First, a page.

Environmental Initiatives Offer Hope for Critically Endangered Spider Monkeys
How one organization’s community-centric approach to conservation created a new generation of environmental activists.
The Azuero Peninsula is a square plot of land in Southern Panama that protrudes about 50 miles out into the Pacific Ocean. Known for its cattle ranching, fishing, and beaches, the Azuero Peninsula is home to the nation’s last remaining tropical dry forest. Unlike a rainforest, the ecosystem experiences more dry seasons than wet – with moisture evaporation exceeding rainfall every year.
This unique environment provides a haven for animals that aren’t found anywhere else in the country… including the critically endangered Azuero spider monkey. This subspecies of the spider monkey is one of three types of spider monkeys in Panama.
In 2013, a population survey estimated there were a mere 145 Azuero spider monkeys left in the wild, making them one of South America’s rarest animals. The animals have suffered from habitat loss– Azuero has been fragmented by deforestation and clearcutting– and hunting. Viewed as pests by local farmers, spider monkeys are often poisoned.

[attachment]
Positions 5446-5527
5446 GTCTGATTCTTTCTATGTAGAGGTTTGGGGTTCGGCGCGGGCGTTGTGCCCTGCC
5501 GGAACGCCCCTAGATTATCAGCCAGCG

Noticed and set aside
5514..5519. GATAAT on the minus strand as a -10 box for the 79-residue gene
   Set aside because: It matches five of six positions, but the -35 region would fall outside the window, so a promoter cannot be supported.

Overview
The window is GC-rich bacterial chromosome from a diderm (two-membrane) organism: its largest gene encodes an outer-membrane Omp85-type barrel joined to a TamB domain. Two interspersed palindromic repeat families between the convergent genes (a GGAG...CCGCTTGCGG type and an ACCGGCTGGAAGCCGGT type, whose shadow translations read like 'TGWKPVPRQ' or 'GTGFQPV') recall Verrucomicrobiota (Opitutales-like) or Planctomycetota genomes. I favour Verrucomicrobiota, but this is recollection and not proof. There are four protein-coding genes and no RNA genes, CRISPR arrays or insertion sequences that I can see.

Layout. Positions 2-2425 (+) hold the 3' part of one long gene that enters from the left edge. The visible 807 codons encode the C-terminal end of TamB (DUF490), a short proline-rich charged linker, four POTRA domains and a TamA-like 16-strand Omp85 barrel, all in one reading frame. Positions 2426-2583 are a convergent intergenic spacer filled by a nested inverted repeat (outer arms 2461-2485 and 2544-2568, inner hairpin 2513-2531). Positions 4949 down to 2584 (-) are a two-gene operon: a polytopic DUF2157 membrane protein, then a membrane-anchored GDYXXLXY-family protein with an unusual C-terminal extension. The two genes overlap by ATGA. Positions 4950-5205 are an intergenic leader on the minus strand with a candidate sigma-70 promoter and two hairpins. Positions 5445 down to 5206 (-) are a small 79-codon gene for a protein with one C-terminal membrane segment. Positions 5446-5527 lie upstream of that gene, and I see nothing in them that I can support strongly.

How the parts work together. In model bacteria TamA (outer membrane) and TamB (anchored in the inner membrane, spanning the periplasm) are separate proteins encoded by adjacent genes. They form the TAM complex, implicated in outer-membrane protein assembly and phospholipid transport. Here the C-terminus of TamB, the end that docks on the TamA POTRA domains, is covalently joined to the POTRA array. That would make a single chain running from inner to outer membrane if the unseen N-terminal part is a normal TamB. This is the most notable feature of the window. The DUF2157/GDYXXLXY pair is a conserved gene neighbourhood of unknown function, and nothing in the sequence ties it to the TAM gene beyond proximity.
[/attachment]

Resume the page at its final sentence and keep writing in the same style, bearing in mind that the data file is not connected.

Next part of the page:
Pro Eco Azuero (P.E.A.), a conservationist group whose goal is to protect the peninsula’s biodiversity, has developed a community-first strategy for conservation. By working alongside local teachers and farmers, P.E.A. replants trees and creates lesson plans rooted in sustainability, conservation, and coexistence between people and nature.
As the next generation of young environmentalists grows, so does the support for protecting the Azuero Peninsula’s ecosystem. “It is more meaningful when it is our own children who say we must reforest and protect nature,” Ms. Vasquez de Zambrano, P.E.A.’s executive director said. “I think working with kids has made a real difference.”
P.E.A.’s latest project is creating the wildlife corridor. The organization plants trees across deforested landscapes to increase the available habitat for the peninsula’s animals. Upon completion, the conservationists hope the project will allow animal populations– like the spider monkey– to grow.
Since starting 12 years ago, more than 400 farmers have pledged land to the creation of the wildlife corridor. On this donated land, more than 500 acres of new trees have been planted. And in 2019, with the help of the students and local activists, the coastal Pablo Barrios Refuge gained national protection as an ecological reserve.
“Our greatest impact is the way we have changed people’s minds,” said Ms. Vasquez. “We are creating a culture of conservation — and getting people to become advocates for their own community.”